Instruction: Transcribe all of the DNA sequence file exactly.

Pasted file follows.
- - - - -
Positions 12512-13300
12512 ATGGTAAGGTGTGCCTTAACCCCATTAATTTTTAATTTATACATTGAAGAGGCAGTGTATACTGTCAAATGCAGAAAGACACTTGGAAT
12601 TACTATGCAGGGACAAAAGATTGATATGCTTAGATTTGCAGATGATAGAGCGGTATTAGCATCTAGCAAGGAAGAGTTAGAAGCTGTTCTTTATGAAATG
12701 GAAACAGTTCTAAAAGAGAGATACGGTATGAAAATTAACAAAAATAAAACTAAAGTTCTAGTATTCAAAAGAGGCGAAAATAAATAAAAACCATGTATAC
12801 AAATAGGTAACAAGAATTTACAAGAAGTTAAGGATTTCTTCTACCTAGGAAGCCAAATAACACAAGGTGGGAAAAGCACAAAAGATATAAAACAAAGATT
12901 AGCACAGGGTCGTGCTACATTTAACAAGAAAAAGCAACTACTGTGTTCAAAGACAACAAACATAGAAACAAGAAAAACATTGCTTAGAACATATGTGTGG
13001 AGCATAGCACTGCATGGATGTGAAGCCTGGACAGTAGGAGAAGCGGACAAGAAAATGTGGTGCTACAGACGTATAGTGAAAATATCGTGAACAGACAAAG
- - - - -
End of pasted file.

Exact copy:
Positions 12512-13300
12512 ATGGTAAGGTGTGCCTTAACCCCATTAATTTTTAATTTATACATTGAAGAGGCAGTGTATACTGTCAAATGCAGAAAGACACTTGGAAT
12601 TACTATGCAGGGACAAAAGATTGATATGCTTAGATTTGCAGATGATAGAGCGGTATTAGCATCTAGCAAGGAAGAGTTAGAAGCTGTTCTTTATGAAATG
12701 GAAACAGTTCTAAAAGAGAGATACGGTATGAAAATTAACAAAAATAAAACTAAAGTTCTAGTATTCAAAAGAGGCGAAAATAAATAAAAACCATGTATAC
12801 AAATAGGTAACAAGAATTTACAAGAAGTTAAGGATTTCTTCTACCTAGGAAGCCAAATAACACAAGGTGGGAAAAGCACAAAAGATATAAAACAAAGATT
12901 AGCACAGGGTCGTGCTACATTTAACAAGAAAAAGCAACTACTGTGTTCAAAGACAACAAACATAGAAACAAGAAAAACATTGCTTAGAACATATGTGTGG
13001 AGCATAGCACTGCATGGATGTGAAGCCTGGACAGTAGGAGAAGCGGACAAGAAAATGTGGTGCTACAGACGTATAGTGAAAATATCGTGAACAGACAAAG